The city of Sarajevo is fated to be forever linked to the assassination that ignited World War 1. It’s also where I decided to begin my around-the-world trip playing in senior tennis tournaments. No, I don’t have delusions of grandeur. I simply decided that it would be preferable to start my journey in Eastern Europe and work my way westward into the heart of Europe after the hectic summer tourism season.
Sarajevo, the capitol of Bosnia-Herzegovina, has a population of around 400,000. The word for Sarajevo is quaint. The city is ringed by mountains, which are clustered on all sides with houses, every last one of them with an orange-tile, Florida-style roof. The delightful Old City is a maze of cobblestone streets and alleys dating from Ottoman times. Being situated in a valley means that Sarajevo gets very hot. On both the day I arrived and the next, the temperature was around ninety and it was extremely humid. In New York City I would not consider such days fit for tennis.
I had registered for the tournament online but no one had contacted me concerning my starting time. And I hadn’t been able to reach them by phone. The thing to do, I decided, was to get there at nine AM and hope for the best.
The Teniski Center Hotonj was located at Donjoni Hotonji 11/3. Would I even be able to find such an odd-sounding address? However, everyone I pproached for directions seemed to think it was a normal address and I was able to find it without much difficulty.
The Teniski Center Hotonj turned out to be a pleasantly seedy facility with four serviceable, though unbrushed, red clay courts. But where was everybody? I expected dozens of recreational players to be milling around. Only one of the courts was being used. Four trained juniors, three boys and a girl, were playing friendly doubles. I watched them for awhile. There is no mistaking the strokes of the trained tennis player. They have a power and elegance that those of us who learned the game as adults can only dream about. As is generally the case when one female is playing doubles with three males, she was probably the strongest player.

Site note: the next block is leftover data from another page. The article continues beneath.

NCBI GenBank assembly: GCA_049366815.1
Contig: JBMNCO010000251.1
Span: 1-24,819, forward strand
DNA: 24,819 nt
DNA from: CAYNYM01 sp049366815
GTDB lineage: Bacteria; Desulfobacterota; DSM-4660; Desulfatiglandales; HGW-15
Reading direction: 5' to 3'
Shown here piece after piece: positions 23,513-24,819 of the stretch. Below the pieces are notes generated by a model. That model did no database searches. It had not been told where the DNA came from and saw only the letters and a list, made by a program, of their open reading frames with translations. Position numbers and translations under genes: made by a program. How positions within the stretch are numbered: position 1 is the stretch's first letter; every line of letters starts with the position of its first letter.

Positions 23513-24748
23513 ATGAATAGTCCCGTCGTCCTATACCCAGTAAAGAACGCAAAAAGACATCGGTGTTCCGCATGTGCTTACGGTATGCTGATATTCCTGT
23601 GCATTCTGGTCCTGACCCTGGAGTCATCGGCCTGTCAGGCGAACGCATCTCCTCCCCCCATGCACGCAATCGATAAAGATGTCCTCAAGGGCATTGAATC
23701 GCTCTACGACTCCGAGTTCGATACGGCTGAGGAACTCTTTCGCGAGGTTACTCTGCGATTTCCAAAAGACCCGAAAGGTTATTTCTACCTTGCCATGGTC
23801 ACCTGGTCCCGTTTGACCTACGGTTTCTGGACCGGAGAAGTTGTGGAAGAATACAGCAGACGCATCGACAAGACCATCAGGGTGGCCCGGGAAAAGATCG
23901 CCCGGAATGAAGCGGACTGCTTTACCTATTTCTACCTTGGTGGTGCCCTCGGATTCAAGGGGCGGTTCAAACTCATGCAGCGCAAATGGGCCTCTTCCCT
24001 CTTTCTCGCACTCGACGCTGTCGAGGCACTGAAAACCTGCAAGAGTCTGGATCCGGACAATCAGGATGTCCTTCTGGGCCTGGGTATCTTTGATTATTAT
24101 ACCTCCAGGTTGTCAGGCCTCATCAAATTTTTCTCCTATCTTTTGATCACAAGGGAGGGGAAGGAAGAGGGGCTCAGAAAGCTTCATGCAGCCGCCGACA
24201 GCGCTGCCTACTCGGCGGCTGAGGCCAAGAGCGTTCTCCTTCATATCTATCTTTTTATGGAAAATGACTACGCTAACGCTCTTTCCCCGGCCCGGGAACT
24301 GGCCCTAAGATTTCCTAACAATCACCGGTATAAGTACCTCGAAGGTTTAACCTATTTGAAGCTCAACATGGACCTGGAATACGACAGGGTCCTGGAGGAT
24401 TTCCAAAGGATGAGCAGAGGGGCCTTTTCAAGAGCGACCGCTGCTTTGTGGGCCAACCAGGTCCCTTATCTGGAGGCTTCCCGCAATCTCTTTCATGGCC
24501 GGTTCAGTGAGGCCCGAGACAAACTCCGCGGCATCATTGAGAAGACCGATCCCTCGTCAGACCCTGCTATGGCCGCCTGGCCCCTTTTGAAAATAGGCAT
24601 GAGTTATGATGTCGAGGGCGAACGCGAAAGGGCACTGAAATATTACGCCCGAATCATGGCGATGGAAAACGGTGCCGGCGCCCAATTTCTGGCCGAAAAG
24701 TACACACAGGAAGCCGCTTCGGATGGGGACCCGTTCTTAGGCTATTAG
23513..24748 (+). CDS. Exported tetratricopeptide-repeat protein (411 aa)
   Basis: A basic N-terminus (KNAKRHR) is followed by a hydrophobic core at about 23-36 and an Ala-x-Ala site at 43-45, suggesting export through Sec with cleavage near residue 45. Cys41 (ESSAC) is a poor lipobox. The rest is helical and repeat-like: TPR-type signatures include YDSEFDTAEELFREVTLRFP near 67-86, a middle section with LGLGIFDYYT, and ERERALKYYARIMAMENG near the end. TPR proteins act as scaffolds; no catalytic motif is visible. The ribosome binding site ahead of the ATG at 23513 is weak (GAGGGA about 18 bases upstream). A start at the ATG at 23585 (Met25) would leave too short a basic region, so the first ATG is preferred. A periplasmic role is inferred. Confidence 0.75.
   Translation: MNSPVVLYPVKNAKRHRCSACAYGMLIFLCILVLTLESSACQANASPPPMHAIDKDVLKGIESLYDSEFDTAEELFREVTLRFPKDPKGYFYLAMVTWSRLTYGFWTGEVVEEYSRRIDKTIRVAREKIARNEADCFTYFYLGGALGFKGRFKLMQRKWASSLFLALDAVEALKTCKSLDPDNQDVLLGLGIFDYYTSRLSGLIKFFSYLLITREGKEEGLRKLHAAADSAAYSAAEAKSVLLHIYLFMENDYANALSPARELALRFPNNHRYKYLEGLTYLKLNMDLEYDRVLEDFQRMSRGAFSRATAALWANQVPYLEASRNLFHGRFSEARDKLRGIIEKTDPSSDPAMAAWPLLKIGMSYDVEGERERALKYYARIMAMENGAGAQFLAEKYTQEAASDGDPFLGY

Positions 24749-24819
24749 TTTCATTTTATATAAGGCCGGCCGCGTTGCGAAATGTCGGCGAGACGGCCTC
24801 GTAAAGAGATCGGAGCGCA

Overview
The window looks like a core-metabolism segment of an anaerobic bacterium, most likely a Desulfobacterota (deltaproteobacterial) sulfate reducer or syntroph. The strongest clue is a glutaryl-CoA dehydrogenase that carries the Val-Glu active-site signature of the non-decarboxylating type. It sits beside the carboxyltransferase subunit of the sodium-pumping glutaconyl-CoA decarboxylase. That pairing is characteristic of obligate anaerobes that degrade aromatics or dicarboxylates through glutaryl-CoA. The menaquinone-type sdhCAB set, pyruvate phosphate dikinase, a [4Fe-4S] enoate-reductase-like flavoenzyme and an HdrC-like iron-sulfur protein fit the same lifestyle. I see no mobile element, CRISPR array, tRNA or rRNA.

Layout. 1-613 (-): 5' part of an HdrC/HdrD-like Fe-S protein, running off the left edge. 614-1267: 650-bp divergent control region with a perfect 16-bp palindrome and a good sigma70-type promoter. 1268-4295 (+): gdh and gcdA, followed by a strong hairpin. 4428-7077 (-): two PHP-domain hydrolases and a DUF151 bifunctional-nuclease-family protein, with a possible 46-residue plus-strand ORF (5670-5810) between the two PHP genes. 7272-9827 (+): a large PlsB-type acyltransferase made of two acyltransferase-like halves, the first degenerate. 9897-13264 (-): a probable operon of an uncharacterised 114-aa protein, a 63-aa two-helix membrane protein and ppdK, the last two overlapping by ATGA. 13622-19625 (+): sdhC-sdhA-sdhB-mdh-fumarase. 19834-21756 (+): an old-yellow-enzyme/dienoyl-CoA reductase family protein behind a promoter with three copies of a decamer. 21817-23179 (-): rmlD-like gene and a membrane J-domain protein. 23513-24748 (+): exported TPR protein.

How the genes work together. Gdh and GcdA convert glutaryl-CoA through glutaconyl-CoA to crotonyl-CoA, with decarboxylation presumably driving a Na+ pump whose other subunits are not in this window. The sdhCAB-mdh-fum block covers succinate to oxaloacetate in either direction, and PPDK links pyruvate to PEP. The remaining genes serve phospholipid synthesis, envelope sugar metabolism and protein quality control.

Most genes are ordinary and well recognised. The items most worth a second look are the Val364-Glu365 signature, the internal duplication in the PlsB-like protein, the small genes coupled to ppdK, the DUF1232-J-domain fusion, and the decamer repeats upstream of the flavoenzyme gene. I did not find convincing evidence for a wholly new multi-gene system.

Finally a man emerged from behind the pro shop, apparently the tournament director. There had been a mix-up, he explained. My event would be beginning not today but tomorrow. I told him I could be back at nine tomorrow morning.
I rode the tram back to the Old City where my hostel was located. Sarajevo’s public transportation system consists of dilapidated buses and even more dilapidated trams. I noticed that many passengers would enter from the rear door and simply take a seat. Others would enter through the front door and just walk past the driver. As far as I could see, the idea seems to be that if you want to pay the fare you can; if you don’t want to, you don’t have to. When I showed up at the courts the next day I was told that my opponent was a no-show. “He’s from Serbia,” the tournament director explained, “I don’t have his phone number.” And the tournament, at least the mens 55 division, was being switched to a round robin format. I would be playing a guy who was already playing. So I ended up waiting three hours until his match was finished.
My opponent was one of those short-legged guys who are much better than you think they’re going to be. The day was another scorcher and the heat affected me almost immediately. The match was the kind of match that even leading 3-0 in the second set after having dropped the first, you know you’re going to lose. Which I did, albeit in a second set tiebreak. Afterwards, I managed to catch my breath long enough to tell the director I couldn’t play another match that day.
The next day’s match was more of the same. I lost in straight sets to a tall white-haired lefty named Miroslav. Afterwards, the director presented me with a basket full of items, including a T-shirt with Bosnian writing on it (“If it’s not perfect, it’s not Ledo ice cream.”), a DVD on the history of FIFA and a bottle of the local Merlot. I thanked him, regretting I hadn’t caught his name when we introduced ourselves.
“That’s Bosnia,” he said proudly, clasping my hands.
I left Sarajevo the next morning with fond memories. My next stop would be Arad Romania. Reputedly they have the finest tennis facility in Transylvania. Next >>